There’s lots of research that shows children of all ages do better at school when parents take an active role in their education. In our annual parent survey many parents told us that although they already get involved at school regularly, they want to do even more to support their child’s education, but don’t always know how. Here are a few ideas:
1. Reading with tweenagers
Whatever your child’s age, there are lots of easy ways to make reading part of daily life – don’t assume they’ve moved on from stories at bedtime, but if they have, find other ways of reading together, like a family book club or discussing the news at mealtimes. And make sure your child sees you reading for pleasure too.
2. Talk positively about education
Children are like sponges, soaking up huge amounts of what their family, friends and teachers say and do. So whether school was a good experience for you or not, talking positively about it can raise your child’s aspirations. Let them know you believe there are no limits to what they can do, and who they can be – it will really encourage them to work hard and enjoy school.
3. Immerse yourself in school life
Get to know your child’s school and how it works, and think about how you can make a difference. Establishing a good relationship with teachers is a great way to find out how to support your child at home and also shows your child that you are interested in their school life and learning. Sign up to the school newsletter, app or Facebook page, visit the website, respond to surveys and communicate with the school in a way that suits you.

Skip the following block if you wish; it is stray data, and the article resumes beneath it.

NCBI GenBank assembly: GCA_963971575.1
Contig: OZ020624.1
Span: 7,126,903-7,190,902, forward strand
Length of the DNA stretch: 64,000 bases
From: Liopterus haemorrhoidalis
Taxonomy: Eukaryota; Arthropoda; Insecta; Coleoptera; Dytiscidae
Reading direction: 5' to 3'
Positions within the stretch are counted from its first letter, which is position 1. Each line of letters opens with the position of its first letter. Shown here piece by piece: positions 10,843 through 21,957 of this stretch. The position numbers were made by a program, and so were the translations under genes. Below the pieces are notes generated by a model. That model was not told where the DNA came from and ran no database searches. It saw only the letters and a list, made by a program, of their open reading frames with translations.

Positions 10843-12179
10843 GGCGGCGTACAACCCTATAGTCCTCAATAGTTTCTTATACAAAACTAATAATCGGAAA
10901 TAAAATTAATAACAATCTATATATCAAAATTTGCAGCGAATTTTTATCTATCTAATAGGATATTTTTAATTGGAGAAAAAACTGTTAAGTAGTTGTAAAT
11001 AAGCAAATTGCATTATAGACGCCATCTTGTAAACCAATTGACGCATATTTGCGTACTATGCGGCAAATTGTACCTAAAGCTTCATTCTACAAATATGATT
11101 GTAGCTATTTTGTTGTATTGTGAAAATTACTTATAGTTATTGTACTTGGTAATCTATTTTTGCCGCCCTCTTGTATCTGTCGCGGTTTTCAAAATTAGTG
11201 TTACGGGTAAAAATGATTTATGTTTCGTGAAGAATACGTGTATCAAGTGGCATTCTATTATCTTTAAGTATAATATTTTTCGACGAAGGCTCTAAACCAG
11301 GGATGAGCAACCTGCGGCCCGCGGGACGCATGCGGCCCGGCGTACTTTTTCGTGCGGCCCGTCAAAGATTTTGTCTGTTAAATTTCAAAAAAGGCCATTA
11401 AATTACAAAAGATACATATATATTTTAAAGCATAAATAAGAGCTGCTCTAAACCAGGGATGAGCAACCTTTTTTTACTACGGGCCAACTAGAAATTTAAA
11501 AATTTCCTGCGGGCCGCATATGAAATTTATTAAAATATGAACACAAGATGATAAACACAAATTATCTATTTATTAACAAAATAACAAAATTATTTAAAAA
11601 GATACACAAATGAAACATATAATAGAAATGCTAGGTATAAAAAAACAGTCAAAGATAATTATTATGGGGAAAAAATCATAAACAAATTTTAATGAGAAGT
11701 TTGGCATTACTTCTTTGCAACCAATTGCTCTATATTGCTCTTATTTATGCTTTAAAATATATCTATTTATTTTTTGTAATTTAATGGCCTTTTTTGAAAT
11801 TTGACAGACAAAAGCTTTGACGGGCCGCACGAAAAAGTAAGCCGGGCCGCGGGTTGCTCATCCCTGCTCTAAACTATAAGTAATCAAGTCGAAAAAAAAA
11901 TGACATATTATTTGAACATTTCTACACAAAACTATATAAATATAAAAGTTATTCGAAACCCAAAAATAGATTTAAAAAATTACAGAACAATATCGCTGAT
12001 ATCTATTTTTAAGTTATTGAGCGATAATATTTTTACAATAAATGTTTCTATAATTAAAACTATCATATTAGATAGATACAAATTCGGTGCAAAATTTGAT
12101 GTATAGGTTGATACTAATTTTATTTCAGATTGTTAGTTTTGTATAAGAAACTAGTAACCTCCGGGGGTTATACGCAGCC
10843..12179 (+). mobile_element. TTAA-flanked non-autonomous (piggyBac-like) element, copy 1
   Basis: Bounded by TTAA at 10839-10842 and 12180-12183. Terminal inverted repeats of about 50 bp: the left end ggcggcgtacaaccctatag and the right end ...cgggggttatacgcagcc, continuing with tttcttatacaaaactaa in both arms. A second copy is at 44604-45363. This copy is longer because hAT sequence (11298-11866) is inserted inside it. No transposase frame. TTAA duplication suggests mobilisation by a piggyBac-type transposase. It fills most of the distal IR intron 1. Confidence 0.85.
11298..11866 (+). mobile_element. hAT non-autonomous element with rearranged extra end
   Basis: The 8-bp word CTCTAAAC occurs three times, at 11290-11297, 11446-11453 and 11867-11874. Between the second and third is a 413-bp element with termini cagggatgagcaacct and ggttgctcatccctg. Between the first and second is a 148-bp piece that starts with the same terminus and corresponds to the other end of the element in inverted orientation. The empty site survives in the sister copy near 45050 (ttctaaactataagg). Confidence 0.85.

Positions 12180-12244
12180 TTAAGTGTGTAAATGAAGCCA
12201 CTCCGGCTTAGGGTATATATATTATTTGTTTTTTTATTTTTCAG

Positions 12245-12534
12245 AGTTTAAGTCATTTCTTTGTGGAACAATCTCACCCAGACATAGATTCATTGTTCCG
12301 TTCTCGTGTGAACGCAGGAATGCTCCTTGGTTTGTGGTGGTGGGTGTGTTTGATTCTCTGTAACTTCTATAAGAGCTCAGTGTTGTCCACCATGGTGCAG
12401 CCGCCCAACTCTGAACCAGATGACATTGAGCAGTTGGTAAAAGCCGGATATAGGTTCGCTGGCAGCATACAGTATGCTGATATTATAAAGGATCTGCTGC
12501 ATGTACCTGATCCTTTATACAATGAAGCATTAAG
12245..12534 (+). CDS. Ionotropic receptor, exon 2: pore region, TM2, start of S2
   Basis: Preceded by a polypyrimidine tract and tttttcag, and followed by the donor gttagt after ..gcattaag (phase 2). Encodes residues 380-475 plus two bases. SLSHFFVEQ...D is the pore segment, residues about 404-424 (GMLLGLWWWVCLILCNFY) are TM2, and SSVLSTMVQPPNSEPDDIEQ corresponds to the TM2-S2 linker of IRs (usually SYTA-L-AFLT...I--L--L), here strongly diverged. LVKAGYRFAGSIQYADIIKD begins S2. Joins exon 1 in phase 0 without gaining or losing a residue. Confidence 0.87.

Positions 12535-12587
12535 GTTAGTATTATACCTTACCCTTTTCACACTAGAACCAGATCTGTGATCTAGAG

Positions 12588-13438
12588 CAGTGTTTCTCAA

4. Bring learning into everyday activities
Look out for everyday opportunities to have little conversations with your child about your own learning successes, the rewards that come from being persistent, and encourage your child to ask questions and use critical thinking skills. Making a meal together, having a games night or going on a museum trip are all great opportunities for learning.
5. Supporting homework
Supporting your child with their homework can be as simple as setting up a quiet area for them to work, providing good snacks and refreshments, being available if they have any questions, or praising hard work and effort. As well as helping them, you’ll get to know a bit more about what they are learning and how they’re getting on.